Trademark controversy which “The Nation wants to know”

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An interesting debate has risen over the phrase nation wants to know. The phrase was used frequently by one of India’s most popular news anchors Arnab Goswami, while questioning his guests on a daily primetime live debate called Newshour, aired on Times Now channel owned by Bennett, Coleman & Company Limited (“BCCL”). Arnab later resigned to start a news channel called Republic TV, which is slated to launch in the coming days. According to news reports, Arnab has received a notice from his former employer asking him not to use the phrase on his news channel Republic TV alleging that the phrase is their trademark.

Interestingly, Arnab’s new company ARG Outlier Media Private Limited (“ARG”) has applied for trademark registration of the phrase the nation wants to know (application number – 3467425) and nation wants to know (application number – 3467428). On the other hand, BCCL has applied for trademark registration of the phrase nation wants to know and corresponding logo (application numbers – 3434199 and 3434201).   

Any IP practitioner would agree that getting trademark registration over the phrase nation wants to know for news services is an uphill battel. The phrase would likely be rejected on absolute grounds under Section 9(1)(c). As per said section, trademark registration should be refused if the trademark consists exclusively of marks which have become customary in the current language or in the bona fide and established practices of the trade. There is absolutely no doubt that the phrase under consideration is customary in the current language or in the bona fide and established practices of the news industry.

Section 9(1)(c), however, provides an exception, which allows for registration of such phrases. For such phrases/marks to be registered, the phrase should have acquired a distinctive character as a result of its usage before the date of application for registration or the phrase should be a well-known trade mark. Therefore, one would hope that considering the might of BCCL and Arg, both would have framed a sound legal strategy at least to prove that the phrase has acquired a distinctive character as a result of its usage before the date of application for registration. However, the actions taken by both parties thus far only appear to indicate lack for strategy to further their cause.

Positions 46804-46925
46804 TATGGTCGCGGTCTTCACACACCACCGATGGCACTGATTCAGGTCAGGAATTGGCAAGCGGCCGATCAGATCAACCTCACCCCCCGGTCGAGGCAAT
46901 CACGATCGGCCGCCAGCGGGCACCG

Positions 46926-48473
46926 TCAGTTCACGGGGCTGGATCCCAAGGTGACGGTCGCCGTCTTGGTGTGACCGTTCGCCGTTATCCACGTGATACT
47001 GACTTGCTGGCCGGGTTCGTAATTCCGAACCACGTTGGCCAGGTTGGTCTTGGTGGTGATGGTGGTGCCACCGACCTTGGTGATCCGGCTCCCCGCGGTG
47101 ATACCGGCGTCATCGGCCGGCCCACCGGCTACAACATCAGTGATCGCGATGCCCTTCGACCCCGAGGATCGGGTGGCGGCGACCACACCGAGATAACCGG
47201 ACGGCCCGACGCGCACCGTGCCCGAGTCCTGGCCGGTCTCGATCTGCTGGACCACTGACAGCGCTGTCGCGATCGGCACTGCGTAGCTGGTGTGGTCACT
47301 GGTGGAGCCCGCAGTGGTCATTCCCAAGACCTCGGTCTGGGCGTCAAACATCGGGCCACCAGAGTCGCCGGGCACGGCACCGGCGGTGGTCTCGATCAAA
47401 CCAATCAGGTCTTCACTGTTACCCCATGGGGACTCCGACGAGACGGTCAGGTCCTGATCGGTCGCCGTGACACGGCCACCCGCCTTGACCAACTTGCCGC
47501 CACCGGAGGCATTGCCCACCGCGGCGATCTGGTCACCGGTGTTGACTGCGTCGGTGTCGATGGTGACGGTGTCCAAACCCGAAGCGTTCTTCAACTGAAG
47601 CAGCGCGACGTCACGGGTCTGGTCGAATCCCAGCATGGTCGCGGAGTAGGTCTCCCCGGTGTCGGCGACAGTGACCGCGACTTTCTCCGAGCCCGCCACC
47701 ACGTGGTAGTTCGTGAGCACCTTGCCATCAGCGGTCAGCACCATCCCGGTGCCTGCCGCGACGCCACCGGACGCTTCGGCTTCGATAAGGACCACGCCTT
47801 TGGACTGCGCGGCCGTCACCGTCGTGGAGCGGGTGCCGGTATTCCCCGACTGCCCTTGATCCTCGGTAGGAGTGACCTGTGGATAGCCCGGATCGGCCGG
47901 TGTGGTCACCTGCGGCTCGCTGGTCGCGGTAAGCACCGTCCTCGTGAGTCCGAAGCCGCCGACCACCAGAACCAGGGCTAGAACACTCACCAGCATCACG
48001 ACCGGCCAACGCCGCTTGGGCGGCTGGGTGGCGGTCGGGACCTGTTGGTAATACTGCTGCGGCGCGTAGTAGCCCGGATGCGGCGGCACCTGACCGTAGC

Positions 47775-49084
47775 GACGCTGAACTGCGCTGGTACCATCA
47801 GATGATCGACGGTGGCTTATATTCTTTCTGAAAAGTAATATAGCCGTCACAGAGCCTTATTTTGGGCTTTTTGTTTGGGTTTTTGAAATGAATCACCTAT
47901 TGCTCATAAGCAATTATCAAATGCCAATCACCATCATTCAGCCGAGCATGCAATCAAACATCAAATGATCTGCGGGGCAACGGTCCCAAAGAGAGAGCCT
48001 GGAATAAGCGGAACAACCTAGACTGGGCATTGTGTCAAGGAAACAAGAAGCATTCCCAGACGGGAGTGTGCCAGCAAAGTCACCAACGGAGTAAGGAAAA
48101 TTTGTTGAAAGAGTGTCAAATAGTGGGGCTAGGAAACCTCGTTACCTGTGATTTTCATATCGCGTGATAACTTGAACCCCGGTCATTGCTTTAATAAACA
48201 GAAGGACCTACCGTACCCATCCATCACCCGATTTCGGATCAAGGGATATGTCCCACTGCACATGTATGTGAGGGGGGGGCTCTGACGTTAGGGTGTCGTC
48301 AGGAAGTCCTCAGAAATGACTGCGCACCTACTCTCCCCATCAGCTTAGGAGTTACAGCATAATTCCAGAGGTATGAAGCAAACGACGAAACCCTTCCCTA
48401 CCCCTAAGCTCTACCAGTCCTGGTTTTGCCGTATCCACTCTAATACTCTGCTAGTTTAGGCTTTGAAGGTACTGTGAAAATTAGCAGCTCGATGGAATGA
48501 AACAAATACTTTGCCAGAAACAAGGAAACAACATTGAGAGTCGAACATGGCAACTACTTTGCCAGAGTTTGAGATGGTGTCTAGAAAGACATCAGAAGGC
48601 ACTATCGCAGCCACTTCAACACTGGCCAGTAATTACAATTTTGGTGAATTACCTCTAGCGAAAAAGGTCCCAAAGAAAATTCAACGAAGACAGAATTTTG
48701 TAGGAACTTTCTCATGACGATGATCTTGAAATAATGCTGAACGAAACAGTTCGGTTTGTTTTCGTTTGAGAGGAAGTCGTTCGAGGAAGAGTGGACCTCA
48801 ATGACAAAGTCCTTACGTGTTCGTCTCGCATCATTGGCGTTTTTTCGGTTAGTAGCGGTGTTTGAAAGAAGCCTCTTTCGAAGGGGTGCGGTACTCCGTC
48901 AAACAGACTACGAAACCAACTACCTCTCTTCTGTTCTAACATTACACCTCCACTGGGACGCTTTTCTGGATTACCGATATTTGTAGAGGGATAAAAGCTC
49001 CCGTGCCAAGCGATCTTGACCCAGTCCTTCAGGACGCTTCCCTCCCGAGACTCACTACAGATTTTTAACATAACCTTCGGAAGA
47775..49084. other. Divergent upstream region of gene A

BCCL had an excellent opportunity to prove that the phrase has acquired distinctive character as a result of its usage, since the phrase was constantly being used by Arnab, as its employee. However, BCCL, in their trademark applications has submitted that they “propose to use” the mark/phrase. In other words, BCCL is not asserting that they have already been using the phrase, but only propose to use the phrase. In view of this submission, it is unlikely that BCCL will be able to benefit from the exception of Section 9(1)(c), and will most likely be rejected trademark registration at least for news related services.

Arg’s strategy appears to be equally lackluster. ARG being a new entity, with its news channel yet to be launched, would in any case find it difficult to benefit from the exception of Section 9(1)(c), since they have not used the phrase to the extent required by Section 9(1)(c). Therefore, attempting trademark registration would be an effort without any favorable outcome. Nevertheless, there is no harm in filing for trademark registration. A more concrete and supplementary strategy would be for Arnab to assert that he has personality rights over the phrase, since “nation wants to know” is widely considered as Arnab’s style of questioning his guests on TV debates. However, Arnab in his open audio response on YouTube purportedly to BCCL says “Every Indian has a right to use that phrase. And this phrase comes from the heart. Every Indian, through his or her questioning spirit, can use the phrase Nation Wants to Know”.

With this response, Arnab, one of the directors of ARG is in effect appears to be submitting that the phrase has no distinctive character, and hence cannot be a trademark, and more importantly, he submits that he does not have any personality rights over the phrase, which is a way may have a more devastating effect in establishing rights over the phrase.

In conclusion, while the tussle over the phrase “nation wants to know” is interesting, this article tries to draw a broader picture of trademark strategy, and the finer details that can change the course of outcome.

We hope this article was a good read. 

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Best regards – Team InvnTree   

This work is licensed under a Creative Commons Attribution-NonCommercial 3.0 Unported License

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